Are pastors professional leaders, or servants? ( Evangelical Catholic XIV – plus some Luther)

 All who have given up home or brothers and sisters or father and mother or children or land for me will be given a hundred times as much. They will also have eternal life. 30  But many who are now first will be last, and many who are last will be first.    Matthew 19:29-30 (CEV)

If service, in our serving. In Greek it reads διακονίαν, ἐν τῃ̂ διακονίᾳ, that is, “in ministering.” “Ministers” are all those who serve in ecclesiastical offices, such as the priest, the deacon, the subdeacon, and all who have to do with sacred rites except the administration of the Word of God, and also those who assist a teacher, as the apostle often speaks of his helpers.

Folio 27r from the Lindisfarne Gospels contain...

Folio 27r from the Lindisfarne Gospels contains the incipit Liber generationis of the Gospel of Matthew. (Photo credit: Wikipedia)

(1)

Has this man reached a level of spiritual maturity in which his competence as a pastor and his security as a man and a Christian disciple express themselves humbly? Does he see his ministry as one of empowering in others the gifts the Holy Spirit has bestowed on those in his pastoral charge? Does he treat those who help him implement his pastoral ministry as collaborators in the work of the Gospel, or as indentured servants? Does he foster talent, not being threatened by it?  (2)

Most pastors aren’t called to give up homes or family, in the USA even few are called to give up their lives.  But there is something that continues to grow, that goes against everything I learned in my early training, and more and more, I am finding,  in the historic church.

My Bible College drummed it into us that those in ministry are servants.  Whether they are going to be Children’s Ministers, Youth Ministers, Senior/Preaching pastors, or Missionaries – each are called to serve… each are called to lay behind our personal preferences, our wants, and yeah – even sometimes our needs, in order to reveal to people the love and mercy of Christ, and to show them how to love and be merciful to those around them.   This isn’t easy… it takes realizing that we aren’t superstars, that we are as broken, and the chief of all sinners, that God may show our people what can be done in our lives..

That’s different than the idea of professional clergy, it’s different from the times in history where the pastors and priests were looked up to as “Herr Pastor” or  the idea of the “high priest”.  (I have to admit a certain level of pleasure watching Pope Francis take this attitude on in the Catholic Church, where others have simply tolerated it – and more than a smidgen of jealousy as I consider our leaders…)

Luther reminded us that we are servants – not just those who have inherited the apostolic office, but all those who assist as helpers as well.  Weigel dreams of a priesthood as well – where we see our co-workers in ministry as our collaborators, not as our servants.  We have been called to serve them, to train them, to see them develop.   Last week, one of the men I get to assist in growing up in the ministry preached another awesome sermon.  Even more, he preached it in a place few others could go, to people that most “professionals” would discount, would see the doors closed, because it wasn’t enough.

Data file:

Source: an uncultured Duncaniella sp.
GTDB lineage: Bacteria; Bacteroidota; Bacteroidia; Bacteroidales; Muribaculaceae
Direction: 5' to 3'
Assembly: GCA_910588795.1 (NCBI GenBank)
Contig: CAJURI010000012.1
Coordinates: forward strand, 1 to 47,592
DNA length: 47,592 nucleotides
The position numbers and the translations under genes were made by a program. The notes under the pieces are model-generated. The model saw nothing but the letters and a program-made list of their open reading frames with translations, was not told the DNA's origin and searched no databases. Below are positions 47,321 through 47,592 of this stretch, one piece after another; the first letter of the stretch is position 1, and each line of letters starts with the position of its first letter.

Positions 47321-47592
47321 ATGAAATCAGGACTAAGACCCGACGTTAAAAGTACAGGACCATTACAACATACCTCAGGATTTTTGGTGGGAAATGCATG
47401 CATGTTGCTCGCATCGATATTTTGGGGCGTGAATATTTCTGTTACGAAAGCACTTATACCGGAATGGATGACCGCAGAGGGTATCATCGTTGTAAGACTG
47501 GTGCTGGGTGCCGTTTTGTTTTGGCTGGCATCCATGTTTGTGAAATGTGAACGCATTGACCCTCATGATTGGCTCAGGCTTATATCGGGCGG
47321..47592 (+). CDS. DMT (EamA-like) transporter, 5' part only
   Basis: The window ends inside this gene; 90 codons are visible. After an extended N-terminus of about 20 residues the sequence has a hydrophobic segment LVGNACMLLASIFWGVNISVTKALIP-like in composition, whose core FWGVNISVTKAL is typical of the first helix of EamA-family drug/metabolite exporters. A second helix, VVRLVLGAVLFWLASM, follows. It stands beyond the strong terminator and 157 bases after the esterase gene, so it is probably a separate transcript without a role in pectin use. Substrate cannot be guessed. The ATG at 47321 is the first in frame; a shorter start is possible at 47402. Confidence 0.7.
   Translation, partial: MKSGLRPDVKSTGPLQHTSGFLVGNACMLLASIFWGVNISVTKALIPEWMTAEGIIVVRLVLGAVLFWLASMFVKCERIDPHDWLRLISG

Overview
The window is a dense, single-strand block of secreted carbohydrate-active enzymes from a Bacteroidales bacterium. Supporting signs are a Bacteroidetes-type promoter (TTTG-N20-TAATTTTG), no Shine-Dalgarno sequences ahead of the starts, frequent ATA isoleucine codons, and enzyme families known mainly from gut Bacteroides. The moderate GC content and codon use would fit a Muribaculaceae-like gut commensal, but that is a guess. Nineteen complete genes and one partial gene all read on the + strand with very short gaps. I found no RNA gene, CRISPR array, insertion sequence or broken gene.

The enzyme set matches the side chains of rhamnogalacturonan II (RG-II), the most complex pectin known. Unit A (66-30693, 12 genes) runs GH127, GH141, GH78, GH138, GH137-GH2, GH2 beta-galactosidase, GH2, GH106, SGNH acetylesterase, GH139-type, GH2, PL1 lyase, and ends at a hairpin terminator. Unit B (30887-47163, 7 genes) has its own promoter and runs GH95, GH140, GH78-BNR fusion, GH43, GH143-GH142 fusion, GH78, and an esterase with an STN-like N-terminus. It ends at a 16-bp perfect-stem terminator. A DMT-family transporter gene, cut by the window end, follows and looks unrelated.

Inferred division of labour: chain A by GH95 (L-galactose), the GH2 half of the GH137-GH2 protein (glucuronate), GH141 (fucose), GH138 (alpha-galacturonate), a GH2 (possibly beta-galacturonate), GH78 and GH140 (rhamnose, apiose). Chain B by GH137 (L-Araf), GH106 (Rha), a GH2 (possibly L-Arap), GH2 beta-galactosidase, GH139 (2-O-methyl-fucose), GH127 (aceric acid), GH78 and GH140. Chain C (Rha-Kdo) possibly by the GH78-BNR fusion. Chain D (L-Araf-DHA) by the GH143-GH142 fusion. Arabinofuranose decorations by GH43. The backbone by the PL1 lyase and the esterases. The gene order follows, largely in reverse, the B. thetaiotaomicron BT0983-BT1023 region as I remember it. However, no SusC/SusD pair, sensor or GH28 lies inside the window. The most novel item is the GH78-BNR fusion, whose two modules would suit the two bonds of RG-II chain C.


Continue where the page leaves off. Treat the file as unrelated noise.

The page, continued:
there is something in his work, that I wish every professional pastor could learn, could observe, could emulate.  That they too could take on such a group of guys and serve them – work with them, patiently, lovingly, helping them see God, helping them see God working in their brokenness, helping them see that relationship develop…. and transform those that they work with…completely.  Then as they transform, watching them care for others.

Weigel dreams of this for his church body, he loyally suggests this is the track it is taking (and did so prior to Francis being elected.)  Luther knew it – his co-workers literally faced persecution and death – and rose up from nothingness…

I pray this for the churches and pastors I work with as well….

That we would serve… content to follow the example of Christ… and to seriously look at passages like Phil. 2:1-11, Romans 12:1-8, and 1 Corinthians 12-13……

And may we, in ways sometimes seen, and often not seen…on earth.. praise and give glory to God our Father, who sees all, as we obey His commands.

(1)  Luther, M. Luther’s Works, Vol. 25 : Lectures on Romans. Ed. J. J. Pelikan, H. C. Oswald & H. T. Lehmann. Luther’s Works. Saint Louis: Concordia Publishing House, 1999, c1972.

(2)  Weigel, George (2013-02-05). Evangelical Catholicism (pp. 123-124). Basic Books. Kindle Edition.

About justifiedandsinner

I am a pastor of a Concordia Lutheran Church in Cerritos, California, where we rejoice in God’s saving us from our sin, and the unrighteousness of the world. It is all about His work, the gift of salvation given to all who trust in Jesus Christ, and what He has done that is revealed in Scripture. God deserves all the glory, honor and praise, for He has rescued and redeemed His people.

Posted on June 18, 2013, in Devotions, Theology in Practice and tagged , , , , , , , , , , , , , , . Bookmark the permalink. 2 Comments.

Leave a Reply

%d bloggers like this: